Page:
According to new figures published today by the Society of Motor Manufacturers and Traders (SMMT), the UK new car market grew 23.5% in November to 142,889 registered units in the fourth consecutive month of year-on-year growth. Once again electric vehicle registrations boomed, and along with company cars, helped the overall growth.
Newly registered battery electric vehicles (BEVs) were up 35.2% to represent more than one in five new cars (20.6%) with 28,372 units delivered. This was up from 21,726 in November 2021 and is the largest monthly share of BEVs this year. This is an impressive figure and shows that the transition to electric cars is continuing to grip the nation.
So far this year 224,919 zero emissions electric vehicles have been delivered. This compares to 163,022 for the same period last year and accounts for a 38% increase year-on-year. What’s also positive is that the Tesla Model Y, the brand’s electric sports utility vehicle, was the second best seller of all cars during November.
Measures that boost motorists’ confidence in electric vehicles (EVs), including a fiscal framework that encourages EV adoption and targets to speed up the provision of charging infrastructure, will help to ensure uptake is in line with the UK’s green goals, particularly as the ambitious Zero Emission Vehicle Mandate comes into effect.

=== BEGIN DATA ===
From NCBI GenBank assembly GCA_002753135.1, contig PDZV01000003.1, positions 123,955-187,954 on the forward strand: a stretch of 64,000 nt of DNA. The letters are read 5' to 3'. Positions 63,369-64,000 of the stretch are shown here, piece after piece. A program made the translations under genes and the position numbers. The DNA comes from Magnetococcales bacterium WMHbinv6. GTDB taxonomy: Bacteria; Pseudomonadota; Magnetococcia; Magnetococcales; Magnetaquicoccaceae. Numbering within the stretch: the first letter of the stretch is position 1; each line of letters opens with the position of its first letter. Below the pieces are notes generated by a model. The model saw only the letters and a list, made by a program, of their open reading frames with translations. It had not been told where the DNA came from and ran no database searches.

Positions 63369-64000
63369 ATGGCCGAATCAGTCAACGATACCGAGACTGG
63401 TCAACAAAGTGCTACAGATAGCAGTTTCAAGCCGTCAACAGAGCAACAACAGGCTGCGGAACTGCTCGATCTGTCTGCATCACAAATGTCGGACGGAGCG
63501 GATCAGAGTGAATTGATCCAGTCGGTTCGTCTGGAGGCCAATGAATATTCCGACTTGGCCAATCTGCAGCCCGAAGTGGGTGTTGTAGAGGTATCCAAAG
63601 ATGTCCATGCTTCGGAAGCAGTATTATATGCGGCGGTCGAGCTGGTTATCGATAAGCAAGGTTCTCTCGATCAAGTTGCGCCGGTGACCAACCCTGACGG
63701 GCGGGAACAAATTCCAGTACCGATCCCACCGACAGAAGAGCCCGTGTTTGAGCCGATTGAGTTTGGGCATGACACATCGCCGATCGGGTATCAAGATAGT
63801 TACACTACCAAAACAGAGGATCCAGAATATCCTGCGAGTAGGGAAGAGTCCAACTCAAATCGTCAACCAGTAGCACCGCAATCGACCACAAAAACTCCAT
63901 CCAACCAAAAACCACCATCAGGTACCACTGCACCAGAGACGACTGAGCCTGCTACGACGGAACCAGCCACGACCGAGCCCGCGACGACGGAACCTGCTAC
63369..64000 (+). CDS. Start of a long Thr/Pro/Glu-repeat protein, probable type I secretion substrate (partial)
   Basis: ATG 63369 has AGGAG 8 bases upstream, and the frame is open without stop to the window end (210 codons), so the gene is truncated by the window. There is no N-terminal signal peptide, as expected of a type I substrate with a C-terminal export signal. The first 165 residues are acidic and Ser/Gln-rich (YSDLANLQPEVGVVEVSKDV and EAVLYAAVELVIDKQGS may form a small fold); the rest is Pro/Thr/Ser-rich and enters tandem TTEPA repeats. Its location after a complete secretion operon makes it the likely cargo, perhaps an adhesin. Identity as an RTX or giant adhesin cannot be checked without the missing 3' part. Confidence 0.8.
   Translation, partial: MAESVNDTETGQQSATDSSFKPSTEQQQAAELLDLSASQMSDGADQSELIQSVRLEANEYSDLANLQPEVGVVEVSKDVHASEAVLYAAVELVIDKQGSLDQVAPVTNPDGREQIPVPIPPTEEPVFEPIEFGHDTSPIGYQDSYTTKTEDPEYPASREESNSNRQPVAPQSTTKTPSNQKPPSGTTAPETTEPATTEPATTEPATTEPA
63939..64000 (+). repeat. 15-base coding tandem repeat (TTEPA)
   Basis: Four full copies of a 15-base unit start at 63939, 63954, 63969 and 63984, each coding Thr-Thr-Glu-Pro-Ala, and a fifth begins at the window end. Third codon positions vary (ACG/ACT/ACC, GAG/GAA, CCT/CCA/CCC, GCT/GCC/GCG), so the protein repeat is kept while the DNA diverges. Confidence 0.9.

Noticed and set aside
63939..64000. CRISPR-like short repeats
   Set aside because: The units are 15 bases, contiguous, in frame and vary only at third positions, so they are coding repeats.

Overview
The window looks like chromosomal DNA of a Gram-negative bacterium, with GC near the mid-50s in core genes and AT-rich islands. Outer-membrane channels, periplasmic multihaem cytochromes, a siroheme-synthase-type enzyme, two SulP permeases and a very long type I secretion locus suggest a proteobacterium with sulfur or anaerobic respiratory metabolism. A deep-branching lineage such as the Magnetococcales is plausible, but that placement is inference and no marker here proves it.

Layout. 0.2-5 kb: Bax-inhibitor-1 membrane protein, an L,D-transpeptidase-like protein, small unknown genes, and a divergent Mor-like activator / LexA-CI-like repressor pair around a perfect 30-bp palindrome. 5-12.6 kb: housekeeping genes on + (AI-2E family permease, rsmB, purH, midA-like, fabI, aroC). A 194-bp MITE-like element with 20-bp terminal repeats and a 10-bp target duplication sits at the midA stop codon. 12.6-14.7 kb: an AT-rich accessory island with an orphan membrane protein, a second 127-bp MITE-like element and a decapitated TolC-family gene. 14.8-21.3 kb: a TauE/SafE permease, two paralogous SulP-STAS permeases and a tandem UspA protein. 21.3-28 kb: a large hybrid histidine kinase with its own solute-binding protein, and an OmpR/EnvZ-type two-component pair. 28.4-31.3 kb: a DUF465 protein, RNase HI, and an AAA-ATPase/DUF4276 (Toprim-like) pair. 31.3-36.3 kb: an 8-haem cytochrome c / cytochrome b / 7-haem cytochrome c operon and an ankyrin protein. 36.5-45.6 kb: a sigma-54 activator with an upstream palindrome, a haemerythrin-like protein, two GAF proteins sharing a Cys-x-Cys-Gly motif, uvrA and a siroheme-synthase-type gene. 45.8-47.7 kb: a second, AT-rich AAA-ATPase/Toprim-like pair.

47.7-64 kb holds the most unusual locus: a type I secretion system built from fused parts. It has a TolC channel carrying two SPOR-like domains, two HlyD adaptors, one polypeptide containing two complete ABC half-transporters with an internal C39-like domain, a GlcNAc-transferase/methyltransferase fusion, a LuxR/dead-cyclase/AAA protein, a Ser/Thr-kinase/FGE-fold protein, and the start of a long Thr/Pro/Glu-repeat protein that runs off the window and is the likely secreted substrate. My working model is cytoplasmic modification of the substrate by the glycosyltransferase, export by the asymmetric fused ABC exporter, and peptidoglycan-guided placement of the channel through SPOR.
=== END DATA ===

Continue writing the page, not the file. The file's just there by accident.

Conversely, plug-in hybrid (PHEVs) registrations fell by 5.7%, making up 7.1% of the market. As a result, some 39,558 new plug-ins were registered, representing more than one in four (27.7%) new cars joining UK roads in November.
Hybrid electric vehicles (HEVs), meanwhile, rose by 66.9% to 11.2% of the market. This has been driven by fleet operators looking for flexibility and emissions reductions.
Mike Hawes, SMMT chief executive, said: “Recovery for Britain’s new car market is back within our grasp, energised by electrified vehicles and the sector’s resilience in the face of supply and economic challenges.
“As the sector looks to ensure that growth is sustainable for the long term, urgent measures are required – not least a fair approach to driving EV adoption that recognises these vehicles remain more expensive and measures to compel investment in a charging network that is built ahead of need.
“By doing so we can encourage consumer appetite across the country and accelerate the UK’s journey to net zero.”